Can you return those too-small shoes you bought online? Get your money back on that microwave that doesn’t work? And what happens if you cancel a lay-by sale? It’s World Consumer Rights day on March 15 – a good time to look at what your rights are, and what retailers’ obligations are when you return an item that you’ve bought.
Can you return an item bought from a retailer?
Yes, if there is a good reason. These reasons are laid out in the Consumer Protection Act, which protects you against unscrupulous suppliers and retailers, and makes sure you are treated fairly. Pheto Ntaba of the National Consumer Commission says you can return:
- Items that are defective or not fit for purpose. For example, a hair iron that does not heat up
- Items that are unsafe. For example, a heater sparks when you plug it in
- Items you did not have an opportunity to examine before delivery. For example, you buy a different model washing machine to the one on display and it isn’t what you wanted or were expecting
The above applies to online sales and instore purchases.
What about if you just don’t want the item?
While most retailers allow you to return items you don’t want if you have not used them, this isn’t an automatic right. It is up to the retailer to decide if they accept these items or not.
What items cannot be returned?
- Items where there is a health concern, for example, an opened bottle of sanitiser
- Food and drinks, unless the items are inedible or unsafe to eat
How long do you have to return items?
In general, you must return items within 10 business days of receiving them. The main exceptions are:
- Items bought online: Return within 7 days of delivery
- Items under warranty: Return within 6 months of delivery for repairs or a replacement
- Items bought from a retailer who has a more generous returns policy: For example, Woolworths allows you to return most items bought online within 90 days of purchase if the item is in a saleable condition
Will you get a full refund?
Yes, if the goods are returned:
- For valid reasons (detailed above), and
- Within 10 days of taking delivery, and
- In the original, unopened packaging
The Consumer Protection Act aims to be fair and reasonable, so this last requirement is flexible. For example, if you buy a defective fridge, you will only find out it is defective when you remove the packaging and plug it in. So although the item has been ‘used’ and is not in its original packaging, you should still be entitled to a refund because it is defective. It is advisable to keep any packaging until you are sure an item works!
If the item has been altered or damaged, for example there are dents in a fridge door or the clothes are torn, the retailer can deduct an amount from the original purchase price to compensate for damages. If the goods are damaged beyond repair or resale the retailer may refuse to take them back.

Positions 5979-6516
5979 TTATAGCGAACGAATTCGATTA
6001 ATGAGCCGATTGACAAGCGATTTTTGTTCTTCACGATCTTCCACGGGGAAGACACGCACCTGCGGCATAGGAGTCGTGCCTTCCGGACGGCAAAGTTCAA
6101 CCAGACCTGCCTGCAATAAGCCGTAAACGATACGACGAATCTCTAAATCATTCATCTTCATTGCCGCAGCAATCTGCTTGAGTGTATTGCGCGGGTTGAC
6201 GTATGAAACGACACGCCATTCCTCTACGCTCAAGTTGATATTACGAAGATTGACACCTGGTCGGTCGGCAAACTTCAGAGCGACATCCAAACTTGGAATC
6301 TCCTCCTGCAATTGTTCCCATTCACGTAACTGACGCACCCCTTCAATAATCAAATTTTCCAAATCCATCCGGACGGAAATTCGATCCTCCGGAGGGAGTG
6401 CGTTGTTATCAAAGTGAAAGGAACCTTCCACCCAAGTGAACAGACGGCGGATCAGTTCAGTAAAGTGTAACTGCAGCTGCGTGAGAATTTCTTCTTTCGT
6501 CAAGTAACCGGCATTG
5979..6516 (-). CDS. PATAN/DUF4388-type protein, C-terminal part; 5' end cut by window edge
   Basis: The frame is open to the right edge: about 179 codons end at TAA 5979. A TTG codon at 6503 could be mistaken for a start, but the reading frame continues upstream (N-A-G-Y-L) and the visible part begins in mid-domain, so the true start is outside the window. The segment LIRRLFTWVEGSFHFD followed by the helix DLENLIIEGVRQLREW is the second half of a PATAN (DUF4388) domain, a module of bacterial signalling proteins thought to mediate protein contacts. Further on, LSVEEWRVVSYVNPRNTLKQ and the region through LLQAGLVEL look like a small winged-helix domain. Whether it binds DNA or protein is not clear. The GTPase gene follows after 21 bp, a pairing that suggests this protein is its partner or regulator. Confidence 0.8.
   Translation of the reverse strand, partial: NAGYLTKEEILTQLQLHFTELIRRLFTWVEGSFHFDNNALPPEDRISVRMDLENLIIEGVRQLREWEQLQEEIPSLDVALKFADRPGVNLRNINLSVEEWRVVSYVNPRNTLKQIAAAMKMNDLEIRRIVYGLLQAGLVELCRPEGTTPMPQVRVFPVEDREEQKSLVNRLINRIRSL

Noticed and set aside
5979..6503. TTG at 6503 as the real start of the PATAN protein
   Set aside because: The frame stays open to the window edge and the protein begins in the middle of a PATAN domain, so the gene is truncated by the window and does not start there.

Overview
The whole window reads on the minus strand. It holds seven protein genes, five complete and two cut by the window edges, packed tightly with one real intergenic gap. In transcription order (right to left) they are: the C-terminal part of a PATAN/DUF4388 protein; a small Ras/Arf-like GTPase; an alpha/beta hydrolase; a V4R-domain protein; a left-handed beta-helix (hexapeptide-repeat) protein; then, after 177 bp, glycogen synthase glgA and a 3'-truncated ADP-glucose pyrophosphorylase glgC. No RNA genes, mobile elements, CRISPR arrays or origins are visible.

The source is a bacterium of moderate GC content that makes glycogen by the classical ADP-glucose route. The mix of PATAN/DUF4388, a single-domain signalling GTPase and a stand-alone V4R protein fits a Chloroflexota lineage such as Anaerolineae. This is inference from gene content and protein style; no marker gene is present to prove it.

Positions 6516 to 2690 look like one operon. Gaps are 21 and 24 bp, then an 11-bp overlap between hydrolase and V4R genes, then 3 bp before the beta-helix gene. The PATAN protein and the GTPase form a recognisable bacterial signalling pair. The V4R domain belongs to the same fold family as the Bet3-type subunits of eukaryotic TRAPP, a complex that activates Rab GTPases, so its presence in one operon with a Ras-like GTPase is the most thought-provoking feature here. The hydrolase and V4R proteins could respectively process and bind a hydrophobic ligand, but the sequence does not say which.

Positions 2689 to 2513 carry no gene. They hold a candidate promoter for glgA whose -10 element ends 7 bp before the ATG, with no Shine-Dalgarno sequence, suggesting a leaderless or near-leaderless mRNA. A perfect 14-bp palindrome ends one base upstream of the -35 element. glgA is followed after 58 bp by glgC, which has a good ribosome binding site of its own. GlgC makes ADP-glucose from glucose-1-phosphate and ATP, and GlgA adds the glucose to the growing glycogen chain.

You should have a till slip or invoice as proof of purchase when you return an item. Some retailers are more flexible on this, particularly if an item was received as a gift.
What about lay-bys – can you cancel and get a refund?
Yes. If you take a lay-by on an item and decide you don’t want it, you are entitled to a refund of what you have already paid, less a penalty charge of 1%. We looked at Game and Ackermans’ lay-by policies and neither say they charge that penalty.
Does a retailer have to refund your deposit?
Yes. If a retailer cannot deliver the item ordered, or a similar one, on the date and time agreed to because they don’t have stock or capacity to deliver, they must refund your deposit, with interest. For example, you buy home office furniture and pay a deposit of 50% of the purchase price, with the balance to be paid on delivery scheduled for the end of the month. If the retailer does not deliver at the end of the month because they don’t have the items in stock, they need to refund your deposit with interest, unless you come to some other arrangement.
However, if you change your mind about the purchase, it’s up to the retailer’s discretion as to whether they will refund your deposit. If the retailer has incurred costs, they may keep the deposit or part of it. For example, if your order was for an item the retailer needed to import, and the delay is due to a shipping delay, or even COVID-19 lockdown restrictions, they may deduct costs from your deposit such as an amount they paid for the item to be shopped or stored.
Did you know?
The Consumer Protection Act also applies to education, although state services are exempt. So if a private school charges an acceptance deposit or placement fee, this should be refunded in most circumstances.
What can you do if a retailer doesn’t accept your item for a return or you cannot get a refund?
- Contact the retailer and lodge your complaint. Remember to keep a record of any emails or conversations including who you spoke to when, and what was discussed.
- If you feel the retailer has ignored or not satisfactorily dealt with your complaint, contact the Consumer Goods and Services Ombud for assistance.
- If you are still not satisfied or want to take the matter further, contact the National Consumer Commission at 0800 014 880 or 012 428 7000. You can also download a complaint form on their website.
Know your rights before you buy
The Consumer Protection Act offers great protection for South Africans, and many retailers follow the regulations to the letter. However, problems can and do arise. Always check the terms and conditions before you buy, and ask what the returns policy is, so you don’t find yourself in dispute with the supplier if you do need to return your purchase.